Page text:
Advocate (I have always been) for the “coordination of government” between schools, and town. As an example, recreation facilities must to be coordinated to insure full utilization. Snow removal and road maintenance are coordinated with schools to reduce costs.

Patch: If you are a challenger or running for an open seat, what would you do differently than the previous office holder?  

Cirieco: This is a special election to fill a one year term. The seat I am running for is temporarily occupied by Richard Benedict, retired businessman and President of Heritage Hills Society. Richard has endorsed my candidacy.

Patch: Westchester is among the highest-taxed counties in the nation. What would you do to lower the tax burden? Be specific. 

Cirieco: I will start by saying that I want Somers remain as one of the lowest taxed towns in Westchester. I advocate that we match expenses with activities levels. In times of slow growth you look to part time versus full time personnel commitments. Shorten contract terms and be mindful that the town does not get stuck with unsustainable commitments in this low growth climate. With community involvement advocate for efficiency of use programs associated utilities and energy conservation.

Patch: Why are you running for office? 

Cirieco: As a family, we have a history of participation with the school, town and Somers community. I believe that community leadership is a “life example” for our children and our youth.

Patch: Why should people vote for you? 

Cirieco: I bring an enormous amount of financial and business experience in challenging economic times.  I have proven management skills, budget and planning experience. My background compliments the career experiences of other town board member’s. Town Supervisor Mary Beth Murphy is an attorney, Councilman Tom Garrity is a sales professional, Councilman Richard Clinchy is an educator and Councilman Rick Morrissey is an expert in environmental health. As a community leader, I have continuity serving the Somers Community, lowering costs and maintaining service level priorities in challenging times.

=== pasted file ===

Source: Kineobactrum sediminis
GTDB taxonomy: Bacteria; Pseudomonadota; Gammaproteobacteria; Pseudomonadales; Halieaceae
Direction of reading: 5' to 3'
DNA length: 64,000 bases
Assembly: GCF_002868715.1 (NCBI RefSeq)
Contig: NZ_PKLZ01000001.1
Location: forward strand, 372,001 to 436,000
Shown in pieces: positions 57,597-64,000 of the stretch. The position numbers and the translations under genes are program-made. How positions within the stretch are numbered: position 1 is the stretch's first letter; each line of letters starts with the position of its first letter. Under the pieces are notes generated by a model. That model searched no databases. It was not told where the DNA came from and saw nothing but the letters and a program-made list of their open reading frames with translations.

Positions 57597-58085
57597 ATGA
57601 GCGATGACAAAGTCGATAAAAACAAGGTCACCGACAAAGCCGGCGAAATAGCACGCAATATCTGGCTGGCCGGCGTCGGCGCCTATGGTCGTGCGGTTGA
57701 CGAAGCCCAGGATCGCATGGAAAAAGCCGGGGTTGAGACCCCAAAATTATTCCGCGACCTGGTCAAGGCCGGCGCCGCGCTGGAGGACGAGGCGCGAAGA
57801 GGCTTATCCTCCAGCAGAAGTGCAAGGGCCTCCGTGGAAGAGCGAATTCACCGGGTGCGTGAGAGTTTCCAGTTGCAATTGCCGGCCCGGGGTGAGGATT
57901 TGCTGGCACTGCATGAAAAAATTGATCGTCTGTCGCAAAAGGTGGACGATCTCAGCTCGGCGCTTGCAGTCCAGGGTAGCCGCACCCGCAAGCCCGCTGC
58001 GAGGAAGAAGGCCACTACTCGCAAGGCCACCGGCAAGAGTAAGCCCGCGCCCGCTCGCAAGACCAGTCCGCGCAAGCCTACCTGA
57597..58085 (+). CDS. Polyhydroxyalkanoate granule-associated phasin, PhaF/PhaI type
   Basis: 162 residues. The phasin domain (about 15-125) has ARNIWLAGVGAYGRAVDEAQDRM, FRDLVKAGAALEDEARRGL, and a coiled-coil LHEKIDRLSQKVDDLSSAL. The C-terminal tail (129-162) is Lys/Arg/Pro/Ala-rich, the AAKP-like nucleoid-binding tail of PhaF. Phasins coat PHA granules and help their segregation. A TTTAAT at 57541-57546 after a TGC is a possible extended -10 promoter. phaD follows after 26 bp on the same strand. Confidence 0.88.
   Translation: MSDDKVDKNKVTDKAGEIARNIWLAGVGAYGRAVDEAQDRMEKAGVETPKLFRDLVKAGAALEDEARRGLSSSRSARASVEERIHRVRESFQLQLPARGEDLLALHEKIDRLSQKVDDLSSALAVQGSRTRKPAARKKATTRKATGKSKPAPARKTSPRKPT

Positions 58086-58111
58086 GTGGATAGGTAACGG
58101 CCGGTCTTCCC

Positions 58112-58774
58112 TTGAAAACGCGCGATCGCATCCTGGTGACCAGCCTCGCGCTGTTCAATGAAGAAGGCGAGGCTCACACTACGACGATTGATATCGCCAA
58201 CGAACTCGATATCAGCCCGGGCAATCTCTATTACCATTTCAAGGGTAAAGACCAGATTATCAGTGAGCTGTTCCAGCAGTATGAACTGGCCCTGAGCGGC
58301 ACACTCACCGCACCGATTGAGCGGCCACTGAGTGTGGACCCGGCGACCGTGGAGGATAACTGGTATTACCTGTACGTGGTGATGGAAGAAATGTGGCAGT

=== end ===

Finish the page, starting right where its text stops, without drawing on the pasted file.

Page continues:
My present position on the school board and activities on various committees uniquely situates me to leverage my relationships to advocate for coordination of government between the town and school. I have demonstrated the ability to manage expectations, be “up front with people” and bring people together.

Patch: Describe your campaign platform or how you differentiate yourself from your opponent's platform?  

Cirieco: In a time of slow or flat revenue growth and increasing cost, maintaining our present infrastructure and maintaining a low tax rate is going to be the challenge! Over the first year we want to maintain the present infrastructure in a cost effective fashion with safety being a priority. My platform is about establishing financial priorities for the projects and initiatives that the town has on its agenda while distinguishing our “needs versus our wants” in the context of what we value as a community.